5 Things You Must Consider When Setting Up a Retirement Plan for Your Employees

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It’s no secret that retirement is the most important and expensive purchase we will ever make and many Americans are woefully unprepared. In fact, recent research by the National Institute on Retirement Security gave Missouri a mere average rating for its citizens’ retirement preparedness, meaning many of our retirement dreams may someday turn into nightmares.

How can we turn this around?

Retirement preparedness can be strengthened through commitment from employers and employees alike. Offering a well-structured, employer-sponsored retirement plan is not just good for workers, but can have great benefits for an employer as well.  Here are five things to consider when structuring a retirement plan for your workforce:

1.  If you don’t know where you’re going, any road will take you there.

Figure out what you are trying to accomplish with your retirement plan and how it fits in with your overall compensation package.  Maybe you want to reduce employee turnover? Encourage earlier retirements?  Increase productivity and morale?  Attract high quality workers? These are all noble goals that a retirement plan can help achieve.

2.  How much should a retiree expect to receive from the plan?

There is a new focus on the importance of steady monthly income during the retirement years.  A recent Merrill Lynch survey found that 82% of workers would be willing to give up 5% of their salary in exchange for dependable monthly retirement income.

A retirement plan must be designed to replace enough salary so that employees are encouraged to retire when they are supposed to.  So what is an acceptable level of salary replacement? Traditionally, financial planners have recommended a person replace somewhere between 75%-90% of their working salary, depending upon the individual’s desired lifestyle. This number should take into account benefits from Social Security, the employee’s personal savings, as well as your employer-sponsored retirement plan. A defined benefit plan guarantees a certain income replacement based on a formula while income replaced by an individual account plan will be based on how much the worker was able to accumulate during her career.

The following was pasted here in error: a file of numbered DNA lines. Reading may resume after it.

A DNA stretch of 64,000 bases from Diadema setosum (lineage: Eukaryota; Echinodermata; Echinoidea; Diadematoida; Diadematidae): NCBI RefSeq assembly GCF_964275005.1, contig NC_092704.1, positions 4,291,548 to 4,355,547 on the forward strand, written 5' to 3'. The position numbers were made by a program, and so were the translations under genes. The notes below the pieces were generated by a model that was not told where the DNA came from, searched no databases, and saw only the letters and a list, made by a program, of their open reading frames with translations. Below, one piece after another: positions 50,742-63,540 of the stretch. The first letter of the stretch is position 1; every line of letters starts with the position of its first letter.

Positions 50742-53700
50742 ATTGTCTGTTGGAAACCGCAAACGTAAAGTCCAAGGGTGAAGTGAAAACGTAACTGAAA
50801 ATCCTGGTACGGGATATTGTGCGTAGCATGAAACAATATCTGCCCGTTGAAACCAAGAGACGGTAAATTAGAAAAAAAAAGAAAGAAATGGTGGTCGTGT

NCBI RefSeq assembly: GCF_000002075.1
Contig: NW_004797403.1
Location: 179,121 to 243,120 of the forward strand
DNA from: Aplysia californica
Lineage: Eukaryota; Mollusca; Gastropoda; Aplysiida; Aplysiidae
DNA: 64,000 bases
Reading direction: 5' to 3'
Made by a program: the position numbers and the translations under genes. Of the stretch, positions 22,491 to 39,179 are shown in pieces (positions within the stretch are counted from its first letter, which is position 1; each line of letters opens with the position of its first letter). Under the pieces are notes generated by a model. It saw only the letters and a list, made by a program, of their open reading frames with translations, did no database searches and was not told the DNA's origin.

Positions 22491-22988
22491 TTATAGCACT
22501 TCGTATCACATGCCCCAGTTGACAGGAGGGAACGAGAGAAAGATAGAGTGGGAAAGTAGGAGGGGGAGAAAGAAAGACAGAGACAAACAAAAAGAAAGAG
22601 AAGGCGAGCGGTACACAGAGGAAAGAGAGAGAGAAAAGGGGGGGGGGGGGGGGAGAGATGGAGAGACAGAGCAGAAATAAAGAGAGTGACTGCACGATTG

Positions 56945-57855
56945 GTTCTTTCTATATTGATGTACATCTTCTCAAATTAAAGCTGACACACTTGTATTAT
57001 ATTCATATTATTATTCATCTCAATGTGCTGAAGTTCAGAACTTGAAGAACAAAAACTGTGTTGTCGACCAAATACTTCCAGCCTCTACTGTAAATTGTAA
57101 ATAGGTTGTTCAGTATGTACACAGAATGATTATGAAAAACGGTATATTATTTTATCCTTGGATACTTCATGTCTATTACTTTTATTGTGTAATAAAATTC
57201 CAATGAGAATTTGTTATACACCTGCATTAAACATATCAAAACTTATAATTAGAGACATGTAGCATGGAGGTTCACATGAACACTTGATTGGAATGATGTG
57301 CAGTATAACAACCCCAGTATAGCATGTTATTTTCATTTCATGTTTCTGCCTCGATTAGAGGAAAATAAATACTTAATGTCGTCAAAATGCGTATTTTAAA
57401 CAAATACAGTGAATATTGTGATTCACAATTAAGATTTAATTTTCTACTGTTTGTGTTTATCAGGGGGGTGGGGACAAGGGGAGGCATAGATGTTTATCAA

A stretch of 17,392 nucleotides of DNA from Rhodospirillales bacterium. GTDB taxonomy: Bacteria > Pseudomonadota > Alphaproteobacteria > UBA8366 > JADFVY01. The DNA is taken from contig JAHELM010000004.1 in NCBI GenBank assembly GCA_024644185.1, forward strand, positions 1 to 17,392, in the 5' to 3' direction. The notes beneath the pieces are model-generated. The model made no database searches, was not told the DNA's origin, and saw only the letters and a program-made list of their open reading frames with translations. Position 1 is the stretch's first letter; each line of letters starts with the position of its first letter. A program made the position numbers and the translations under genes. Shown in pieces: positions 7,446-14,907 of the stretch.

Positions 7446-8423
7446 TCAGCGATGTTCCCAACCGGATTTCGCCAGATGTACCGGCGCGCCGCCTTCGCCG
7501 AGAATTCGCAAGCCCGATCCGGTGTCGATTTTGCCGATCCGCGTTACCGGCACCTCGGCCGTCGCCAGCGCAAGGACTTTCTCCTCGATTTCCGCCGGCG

3.  Cost.

Giving consideration to cost is a no-brainer. Every employer must determine how their retirement plan fits in with their total compensation package and their budget. Also figure out if the employees will help fund the benefit.

4.  Should employees be required to participate in the plan?

Typically all employees who work a certain number of hours are covered under a defined benefit plan and may or may not be covered under an individual account type plan. The point is to get as many people into the plan as possible so you can achieve your goals. Also give thought to whether the employees should direct their own investments or if that should be left to professionals.

5.  Who should be the administrator of the plan?

When choosing the agency that will administer your retirement plan, ask about fees. How much and who pays? Also, what is the historical record of stability with this agency and what about customer service? Will your employees have access to personalized online tools to help them plan their retirement? Is there access to in-person consultations?

Talking through these items with your team before contacting potential plan administrators will make for a better end result for your employer and for your workers.  Also remember that open communication with employees during the benefit selection process is key for successful integration.


Jeff Kempker, RPA, CRC

Jeff Kempker
Manager of Member Services

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